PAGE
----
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A Single Dad In Love, Again

WHOLE-no-goal

Neither of us are broken, neither of us need fixing.

Yes, it’s happened. I think I’m changing my status from single dad to something else. (Stops for a minute and checks Facebook.) Yep, it’s official, I’m engaged to be married. Married I say. Yes, I’m a dreamer and a believer and an optimist and am no longer a single dad. I’m just a dad. I like it.

Even with all fantasies of that poem, things imagined and dreamed, she, this REAL SHE, has blown away all of my expectations.

I’ve written so many roadmaps and rules, tips and hints for what I was looking for, how to know what I needed in a relationship, how to get my Love Languages stroked in the proper direction, that I’m pretty tired of my own lists. So I need to make a new one.

Here is my outline for how a Single Dad fell in love again, in spite of all the warnings and previous failures.

  1. She is fascinating.
  2. She is driven.
  3. She is self-contained and rational.
  4. She has a crazy, flirty, quirky streak, just like me.
  5. She’s bonkers about me.
  6. She sees the best in me and pushes me to be even better.
  7. She’s got the sense of humor and enthusiasms of a child.
  8. She’s never had kids.
  9. She’s fit.
  10. She’s unafraid to tell me when it sucks.
  11. She makes easy repairs.
  12. She’s got her own agenda, her own projects, and some of them don’t include me.
  13. She is grateful.
  14. She is spiritual.
  15. She wears practical shoes, but she also has flirty and bad girl shoes.
  16. She is ever rub-able. Always game. And rarin to go.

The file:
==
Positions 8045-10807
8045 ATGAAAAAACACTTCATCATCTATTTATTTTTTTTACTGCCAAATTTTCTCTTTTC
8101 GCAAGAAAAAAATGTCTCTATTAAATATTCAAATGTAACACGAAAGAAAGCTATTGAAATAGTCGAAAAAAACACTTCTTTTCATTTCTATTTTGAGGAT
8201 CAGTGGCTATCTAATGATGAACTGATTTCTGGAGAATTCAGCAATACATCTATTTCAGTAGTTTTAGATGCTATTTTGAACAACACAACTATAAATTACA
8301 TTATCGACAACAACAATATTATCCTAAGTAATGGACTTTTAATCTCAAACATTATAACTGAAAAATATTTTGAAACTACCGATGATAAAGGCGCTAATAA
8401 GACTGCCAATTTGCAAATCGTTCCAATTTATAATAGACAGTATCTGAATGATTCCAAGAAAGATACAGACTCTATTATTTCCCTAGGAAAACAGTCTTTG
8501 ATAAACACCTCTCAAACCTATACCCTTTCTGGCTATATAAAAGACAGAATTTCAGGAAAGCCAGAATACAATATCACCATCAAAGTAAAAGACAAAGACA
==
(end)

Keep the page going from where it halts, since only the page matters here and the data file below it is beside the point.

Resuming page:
17. She’s taking on tennis to be with me, doing what I love.
  18. She sets plans and sticks to them.
  19. She’s the most loyal person I’ve met.
  20. My friends love her.

It wasn’t that long ago, I was writing an aspirational love poem to the “SHE” who I was anticipating. And even with all fantasies of that poem, things imagined and dreamed, she, this REAL SHE, has blown away all of my expectations. I know that’s hard to imagine. But she, this woman, my woman, has let me know that I am her man. That she wants to spend the rest of her life with me. And that she thinks I too am the cutest, sexiest, funniest, and smartest person she’s ever met.

If we can keep our business focused on ourselves and our passions focused on each other, we’re on our way to a life-long relationship. How do I know?

Easy. We are both the fighters. We fought for our marriages even when they were failing. We were the one’s who asked for a re-commitment even after the deal had been broken. And if you put two fighters for love in a relationship together… Well, I think, we think, the writing is on the wall.

Today, we have all we need. And what we don’t have or don’t like, we’ve learned to ignore and tend to our own issues.

Sure there are things she does that drive me crazy. Probably they always will. I am anti-OCD, anti-schedule, and freeform. She likes her lists. She likes to ask what I’d like for dinner, days in advance. I still look at her sometimes and say, “What do you mean? Like a menu for next Wednesday? I don’t even know what I want tonight.” The real magic is to laugh at and love the differences. We both appreciate what’s odd about each other.

Quirks are the things you’ve got to learn to love as well. I love that she’s different from me. That her ways are logical and strategic and often seem diametrically opposed to my natural instincts. And then I’ve learned to let those ideas go as well. In my best flexible thinking, I’m learning to love all aspects of this amazing woman. Why? Because I believe in her. I believe that what she says is true, and that when she invites me on a trip to NYC, that it will (and did) happen.